A method to reduce the rejection rate in Monte Carlo Markov Chains

A method to reduce the rejection rate in Monte Carlo Markov Chains

Carlo Baldassi Department of Applied Science and Technology, Politecnico di Torino, Corso Duca degli Abruzzi 24, I-10129 Torino, Italy Human Genetics Foundation-Torino, Via Nizza 52, I-10126 Torino, Italy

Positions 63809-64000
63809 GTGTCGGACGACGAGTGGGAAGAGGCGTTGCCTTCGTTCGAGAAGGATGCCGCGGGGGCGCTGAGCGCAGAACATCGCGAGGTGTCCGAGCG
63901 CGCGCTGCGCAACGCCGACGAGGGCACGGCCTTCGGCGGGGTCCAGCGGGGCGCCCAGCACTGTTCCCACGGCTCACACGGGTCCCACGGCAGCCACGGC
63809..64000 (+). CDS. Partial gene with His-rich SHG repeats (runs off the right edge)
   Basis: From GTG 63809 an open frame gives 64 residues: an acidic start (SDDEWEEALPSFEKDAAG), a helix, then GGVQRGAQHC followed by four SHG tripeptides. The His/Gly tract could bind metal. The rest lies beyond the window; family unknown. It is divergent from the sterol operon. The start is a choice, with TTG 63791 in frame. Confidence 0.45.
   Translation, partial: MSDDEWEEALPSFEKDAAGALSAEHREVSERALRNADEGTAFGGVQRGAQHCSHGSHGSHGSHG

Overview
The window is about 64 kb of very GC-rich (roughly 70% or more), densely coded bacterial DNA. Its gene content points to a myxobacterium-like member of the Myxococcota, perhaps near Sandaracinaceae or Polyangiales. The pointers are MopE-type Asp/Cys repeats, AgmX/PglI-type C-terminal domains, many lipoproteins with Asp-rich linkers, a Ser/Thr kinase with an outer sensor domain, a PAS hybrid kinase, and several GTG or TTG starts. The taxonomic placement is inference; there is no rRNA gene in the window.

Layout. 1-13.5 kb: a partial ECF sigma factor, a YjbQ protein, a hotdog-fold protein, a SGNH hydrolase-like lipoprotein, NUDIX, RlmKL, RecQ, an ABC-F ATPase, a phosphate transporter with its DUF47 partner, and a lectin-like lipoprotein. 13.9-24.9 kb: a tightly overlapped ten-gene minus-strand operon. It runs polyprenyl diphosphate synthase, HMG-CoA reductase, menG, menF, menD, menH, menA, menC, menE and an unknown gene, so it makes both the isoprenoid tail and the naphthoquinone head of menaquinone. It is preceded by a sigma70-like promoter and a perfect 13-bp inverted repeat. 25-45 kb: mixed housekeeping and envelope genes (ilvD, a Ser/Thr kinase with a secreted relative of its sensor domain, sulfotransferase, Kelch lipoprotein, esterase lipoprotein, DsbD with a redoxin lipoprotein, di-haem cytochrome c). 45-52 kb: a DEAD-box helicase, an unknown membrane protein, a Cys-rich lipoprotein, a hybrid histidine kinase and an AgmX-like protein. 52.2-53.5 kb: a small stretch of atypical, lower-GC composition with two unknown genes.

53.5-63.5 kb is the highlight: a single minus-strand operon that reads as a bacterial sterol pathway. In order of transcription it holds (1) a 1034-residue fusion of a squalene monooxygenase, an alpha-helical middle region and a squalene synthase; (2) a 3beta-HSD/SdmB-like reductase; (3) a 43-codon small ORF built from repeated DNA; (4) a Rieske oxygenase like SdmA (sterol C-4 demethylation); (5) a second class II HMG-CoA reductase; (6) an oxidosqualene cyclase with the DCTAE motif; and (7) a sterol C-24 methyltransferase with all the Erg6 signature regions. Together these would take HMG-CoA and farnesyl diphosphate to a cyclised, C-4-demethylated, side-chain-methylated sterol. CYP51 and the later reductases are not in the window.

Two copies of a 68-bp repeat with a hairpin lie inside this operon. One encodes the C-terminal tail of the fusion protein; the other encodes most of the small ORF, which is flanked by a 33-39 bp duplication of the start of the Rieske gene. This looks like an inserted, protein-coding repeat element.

We present a method for Monte Carlo sampling on systems with discrete variables (focusing in the Ising case), introducing a prior on the candidate moves in a Metropolis-Hastings scheme which can significantly reduce the rejection rate, called the reduced-rejection-rate (RRR) method. The method employs same probability distribution for the choice of the moves as rejection-free schemes such as the method proposed by Bortz, Kalos and Lebowitz (BKL) bortz_new_1975 (); however, it uses it as a prior in an otherwise standard Metropolis scheme: it is thus not fully rejection-free, but in a wide range of scenarios it is nearly so. This allows to extend the method to cases for which rejection-free schemes become inefficient, in particular when the graph connectivity is not sparse, but the energy can nevertheless be expressed as a sum of two components, one of which is computed on a sparse graph and dominates the measure. As examples of such instances, we demonstrate that the method yields excellent results when performing Monte Carlo simulations of quantum spin models in presence of a transverse field in the Suzuki-Trotter formalism, and when exploring the so-called robust ensemble which was recently introduced in baldassi2016_unreasonable (). Our code for the Ising case is publicly available RRR-code (), and extensible to user-defined models: it provides efficient implementations of standard Metropolis, the RRR method, the BKL method (extended to the case of continuous energy specra), and the waiting time method dall_faster_2001 ().